Progressive for TV?
I wonder if I can get some views here - I'm a video producer mainly working in broadcast TV and used to interlaced shooting, recently in HD formats such as XDCAM and HDV.
I'm interested in using my 60D for an upcoming shoot, but there's one thing I don't quite get. Most people extol the virtues of using progressive frames when filming, but my experience is that as soon as you get movement, either camera movement or objects moving within the frame, the progressive frame format gives a powerful strobe or flicker effect on TV, when compared to interlaced footage. Now I understand the advantages of progressive, but for me this one single 'disadvantage' outweighs all the plusses. What am I missing here? Should I train myself to like strobing video and call it a film effect?
My solution to get the best out of DSLR shooting while maintaining smooth movement is to shoot 720 50p and interlace the 50p to 25i after ingest (which to me looks fantastic, and is super smooth). But it's a shame to miss out on full HD 1920. Which also leads me to wonder what is the best way to do the progressive to interlaced conversion on a Mac - I used compressor in my test, with frames turned on.
Thanks for any thoughts on this topic, a great forum,
Mac OSX 10.6.5
I would guess that most things that are on TV have been shoot as Progressive. Most TV shows, most commercials. What is not is mostly sports and news.
Although here in Europe most shooting and post production is done HD, there are comparatively few HD channels, most of the audience watches SD and on CRT monitors, and in post production suites CRT monitors are still considered the reference by which others are judged - and this is my stumbling point, progressive video may look great on a progressive LCD screen, but it doesn't on an interlaced CRT, which I understand is what most people still watch, and most facilities still use for reference. I certainly do - but maybe I need to change?
I was working with SD and HDV interlaced footage for similar reasons, until I was "forced" to produce progressive footage for some web-clips, switching back to interlaced for the next projects whenever possible.
For about two years now, I have to produce material that will be shown on both: on TV and on the web. So I use a CRT monitor for the TV/DVD version for post work (color correction etc).
Unless it's not sports (where my footage must be interlace for a couple of reasons), I shoot progressive, because over time I got so used to the progressive look (even on my CRT and an TV), that I really started to like it so much that I don't want to switch back to interlaced.
Just my thoughts. HTH
What it is watched on it not my point. We have been watching Material shoot as progressive on interlaced TVs for years. This is not a new thing at all. Almost every VHS was originally a Progressive movie that had pulldown add to make the interlaced tapes. Most hollywood DVDs are 24p with players adding the pulldown and interlacing.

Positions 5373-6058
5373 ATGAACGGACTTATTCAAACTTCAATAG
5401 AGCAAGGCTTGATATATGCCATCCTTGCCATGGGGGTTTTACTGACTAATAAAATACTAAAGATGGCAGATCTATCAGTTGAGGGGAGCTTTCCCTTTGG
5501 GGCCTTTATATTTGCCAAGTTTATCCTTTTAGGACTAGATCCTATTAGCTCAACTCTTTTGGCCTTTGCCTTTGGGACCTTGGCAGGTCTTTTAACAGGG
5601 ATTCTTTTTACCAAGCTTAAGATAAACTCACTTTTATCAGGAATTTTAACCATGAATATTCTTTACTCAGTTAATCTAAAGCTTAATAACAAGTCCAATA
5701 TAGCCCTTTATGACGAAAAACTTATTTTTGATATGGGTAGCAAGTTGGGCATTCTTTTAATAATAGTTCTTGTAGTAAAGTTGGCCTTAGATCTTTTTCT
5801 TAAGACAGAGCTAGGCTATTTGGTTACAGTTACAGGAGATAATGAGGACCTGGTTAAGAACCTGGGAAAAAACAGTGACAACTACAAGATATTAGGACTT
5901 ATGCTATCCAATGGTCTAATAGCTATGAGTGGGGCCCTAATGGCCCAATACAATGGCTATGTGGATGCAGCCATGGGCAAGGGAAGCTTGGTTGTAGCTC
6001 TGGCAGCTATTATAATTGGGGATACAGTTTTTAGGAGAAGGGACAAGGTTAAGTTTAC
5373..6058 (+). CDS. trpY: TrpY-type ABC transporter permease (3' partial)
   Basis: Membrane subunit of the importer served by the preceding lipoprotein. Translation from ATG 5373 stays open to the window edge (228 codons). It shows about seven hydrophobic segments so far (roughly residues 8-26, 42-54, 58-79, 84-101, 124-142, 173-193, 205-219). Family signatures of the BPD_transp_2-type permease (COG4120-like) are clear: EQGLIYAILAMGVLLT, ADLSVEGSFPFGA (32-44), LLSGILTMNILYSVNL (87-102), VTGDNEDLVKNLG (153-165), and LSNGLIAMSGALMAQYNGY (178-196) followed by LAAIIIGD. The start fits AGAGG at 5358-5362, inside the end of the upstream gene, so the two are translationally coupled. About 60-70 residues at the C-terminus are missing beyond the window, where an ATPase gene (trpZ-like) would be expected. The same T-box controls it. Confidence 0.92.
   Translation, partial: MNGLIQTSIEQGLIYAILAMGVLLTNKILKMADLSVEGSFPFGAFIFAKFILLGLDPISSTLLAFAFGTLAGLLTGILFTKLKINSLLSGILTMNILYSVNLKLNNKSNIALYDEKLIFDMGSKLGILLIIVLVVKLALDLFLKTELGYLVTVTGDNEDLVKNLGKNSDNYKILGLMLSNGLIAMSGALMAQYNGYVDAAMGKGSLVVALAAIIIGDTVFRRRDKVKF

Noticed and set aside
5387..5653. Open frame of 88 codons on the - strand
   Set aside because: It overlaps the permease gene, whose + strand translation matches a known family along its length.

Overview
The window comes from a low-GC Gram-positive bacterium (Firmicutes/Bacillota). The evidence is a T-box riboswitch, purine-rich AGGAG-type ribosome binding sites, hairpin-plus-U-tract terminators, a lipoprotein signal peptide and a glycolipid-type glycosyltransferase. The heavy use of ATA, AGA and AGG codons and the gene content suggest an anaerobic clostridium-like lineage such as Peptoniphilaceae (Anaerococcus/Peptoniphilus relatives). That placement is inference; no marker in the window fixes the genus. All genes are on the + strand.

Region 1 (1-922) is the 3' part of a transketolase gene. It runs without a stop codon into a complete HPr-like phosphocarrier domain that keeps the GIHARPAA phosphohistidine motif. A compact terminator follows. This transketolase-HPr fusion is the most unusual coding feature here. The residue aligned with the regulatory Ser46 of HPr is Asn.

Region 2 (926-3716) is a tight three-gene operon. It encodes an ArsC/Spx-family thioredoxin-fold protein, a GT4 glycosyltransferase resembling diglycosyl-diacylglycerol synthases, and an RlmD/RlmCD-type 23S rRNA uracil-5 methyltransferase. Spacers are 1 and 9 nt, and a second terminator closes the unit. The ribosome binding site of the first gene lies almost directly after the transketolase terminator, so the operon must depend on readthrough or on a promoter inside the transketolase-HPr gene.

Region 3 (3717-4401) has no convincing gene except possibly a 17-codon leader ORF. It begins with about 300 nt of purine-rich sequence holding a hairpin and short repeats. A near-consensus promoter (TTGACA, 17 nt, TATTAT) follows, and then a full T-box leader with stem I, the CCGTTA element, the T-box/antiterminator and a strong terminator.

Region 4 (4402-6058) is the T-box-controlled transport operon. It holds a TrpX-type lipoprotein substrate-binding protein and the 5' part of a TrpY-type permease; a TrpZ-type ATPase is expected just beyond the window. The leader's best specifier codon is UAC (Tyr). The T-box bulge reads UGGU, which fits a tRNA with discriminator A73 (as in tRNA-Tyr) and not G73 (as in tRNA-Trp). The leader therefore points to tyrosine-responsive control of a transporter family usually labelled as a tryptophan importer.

My point is that Progressive to interlace looks fine, we watch it all the time, it is not a new thing, new problem. The difference is that it doesn't look like interlaced footage on an interlaced TV, which for most people is a good thing.
30p to 30i or 25p to 25i is a none issue IMO unless you are shooting sports or you want the video look.
This is something I have been wondering about as well.
For me, and my mostly-self-taught experience with the 7D and progressive footage this past year, I have had mixed emotions about it. I have not used 24p or any flavor of progressive footage (I am from the US, BTW, and have been using HDV 1080i60 for the past 6 years). I am still learning, and that's why I'm posting now.
My opinion of the footage from the 7D is that it looks awesome on the computer/internet, it looks awesome on a Blu-ray, it looks pretty good on a SD DVD on a LCD TV, and it doesn't look very good on a SD-DVD on a tube TV.
I now understand that "Most hollywood DVDs are 24p with players adding the pulldown and interlacing", which is good to know!
However, in my experience, my 7D with 24p on a DVD does not look nearly as good as a typical hollywood DVD. My footage on a tube TV looks like a cheap film effect...it has the strobe/flicker look to it, which the hollywood DVDs don't have.
I like when Ken said "Should I train myself to like strobing video and call it a film effect?", because that's how I feel too. I don't think it looks as good and I have to pretend that it does.
I don't think I'm doing anything wrong in the conversion process from h.264 to ProRes...I am using the same method and settings (even Final Cut Pro settings) that many respectable people recommend. However, I have only seen samples of their work online, where my stuff looks just as good.
Is there something in the DVD compression/authoring process that needs to be done differently than I have been doing for years with my interlaced footage. I use Compressor's presets for DVD encoding (DVD Best Settings 90 minutes or 120 minutes), and I just drop those files into DVD Studio Pro without changing any settings or doing anything different. Is there somewhere where I need to tell Compressor or DVDSP that it is 24p and it would handle it correctly?
I watched the House finale that was shot on 5DMKII cameras, and watched it both on an HDTV and a tube TV, and they both looked fantastic...so what am I doing wrong? I assume that if this were a problem, everybody would be complaining about it, and since that's not happening, I think it's an issue of people like me who are not experienced with using progressive footage correctly.
Any thoughts/help would be greatly appreciated!
I uploaded a short sample of a DVD that I made that shows my attempt at 24p. It looks like it's in slow motion, but it isn't.
It's 45mb and you can download a ZIP file of my VIDEO_TS folder here
I would appreciate it if someone would burn it to DVD, look at it on a tube TV and tell me what I'm doing wrong.
I took a look at it and to me it looked pretty good to me. I played it on my Sony Broadcast monitor via component and a consumer Sony via S-VHS. The one thing that is noticeable is the aliasing around the sharp edges of the canvas, which is to be excepted with the interlacing. But I didn't think there was any bad jittering/strobing on the movement. I have also been shooting only progressive for years, even with DV we where shooting 95% as 24P with the DVX100s.
The encoding could be a bit better, do you have to use 120 minute preset? You do need to make sure the Compressor's Frame Rate is set to 24P and not 29.97.
Compressor's frame rate was set for 24p (The inspector's A/V attributes reads 1920x1080, pixel aspect ratio-square, native field dominance-progressive, frame rate 23.976). I was using the Best Quality 90 minutes setting (frame rate-100% of source, selected 23.976). I didn't change anything on the Compressor settings...just the default.
One thing I have noticed with Compressor is that it is not very good at going from HDV to standard def. mpeg2 video. I get better results taking my edit back to HDV tape and recapturing as NTSC, then doing the encode. Maybe I'm having the same type of issue here? I suppose hollywood isn't using Compressor or going to DVD before broadcasting.